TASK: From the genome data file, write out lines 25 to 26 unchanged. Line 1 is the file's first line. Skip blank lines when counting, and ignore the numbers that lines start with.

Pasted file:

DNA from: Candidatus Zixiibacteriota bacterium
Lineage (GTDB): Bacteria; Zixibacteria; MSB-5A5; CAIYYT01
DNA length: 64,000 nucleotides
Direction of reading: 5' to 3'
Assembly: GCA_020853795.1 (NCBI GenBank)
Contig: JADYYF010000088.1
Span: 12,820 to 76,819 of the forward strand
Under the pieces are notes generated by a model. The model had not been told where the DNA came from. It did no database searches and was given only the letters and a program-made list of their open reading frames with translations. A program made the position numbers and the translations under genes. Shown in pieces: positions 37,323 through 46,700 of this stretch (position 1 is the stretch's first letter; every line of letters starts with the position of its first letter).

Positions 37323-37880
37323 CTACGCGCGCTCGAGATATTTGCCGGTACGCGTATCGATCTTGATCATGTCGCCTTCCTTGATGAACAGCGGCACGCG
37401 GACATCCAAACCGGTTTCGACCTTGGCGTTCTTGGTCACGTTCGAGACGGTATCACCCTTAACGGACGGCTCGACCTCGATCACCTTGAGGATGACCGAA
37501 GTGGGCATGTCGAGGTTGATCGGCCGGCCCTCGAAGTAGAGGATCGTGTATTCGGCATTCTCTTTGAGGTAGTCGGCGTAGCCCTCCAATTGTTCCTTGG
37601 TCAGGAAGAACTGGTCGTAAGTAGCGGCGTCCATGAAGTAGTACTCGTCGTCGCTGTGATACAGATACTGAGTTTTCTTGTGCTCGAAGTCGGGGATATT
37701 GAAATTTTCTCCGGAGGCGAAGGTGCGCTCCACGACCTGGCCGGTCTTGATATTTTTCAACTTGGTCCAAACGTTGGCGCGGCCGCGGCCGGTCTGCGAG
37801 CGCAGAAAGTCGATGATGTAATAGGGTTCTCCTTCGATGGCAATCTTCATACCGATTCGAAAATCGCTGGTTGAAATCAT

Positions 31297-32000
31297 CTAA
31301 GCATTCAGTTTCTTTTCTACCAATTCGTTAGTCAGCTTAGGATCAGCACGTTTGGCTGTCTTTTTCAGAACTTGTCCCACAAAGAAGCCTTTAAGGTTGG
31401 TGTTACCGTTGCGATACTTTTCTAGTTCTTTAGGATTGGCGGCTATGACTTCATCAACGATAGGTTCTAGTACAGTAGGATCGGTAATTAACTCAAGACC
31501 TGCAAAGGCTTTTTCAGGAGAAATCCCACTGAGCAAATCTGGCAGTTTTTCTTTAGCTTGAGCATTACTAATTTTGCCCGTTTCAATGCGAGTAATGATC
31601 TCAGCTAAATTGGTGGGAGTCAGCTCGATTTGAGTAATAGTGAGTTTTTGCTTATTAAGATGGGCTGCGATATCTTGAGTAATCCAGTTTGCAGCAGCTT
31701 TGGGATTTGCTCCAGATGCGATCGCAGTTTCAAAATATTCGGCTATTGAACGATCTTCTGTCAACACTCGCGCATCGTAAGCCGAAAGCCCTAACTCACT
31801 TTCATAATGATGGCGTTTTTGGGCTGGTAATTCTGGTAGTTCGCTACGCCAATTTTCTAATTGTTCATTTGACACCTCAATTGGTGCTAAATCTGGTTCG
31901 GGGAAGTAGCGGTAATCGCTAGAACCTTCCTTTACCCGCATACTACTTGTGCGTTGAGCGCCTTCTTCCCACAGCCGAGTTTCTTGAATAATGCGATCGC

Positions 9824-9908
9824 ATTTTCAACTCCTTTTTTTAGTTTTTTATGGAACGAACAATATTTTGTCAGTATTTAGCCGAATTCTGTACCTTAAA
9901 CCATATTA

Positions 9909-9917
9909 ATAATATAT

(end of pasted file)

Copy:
Positions 9824-9908
9824 ATTTTCAACTCCTTTTTTTAGTTTTTTATGGAACGAACAATATTTTGTCAGTATTTAGCCGAATTCTGTACCTTAAA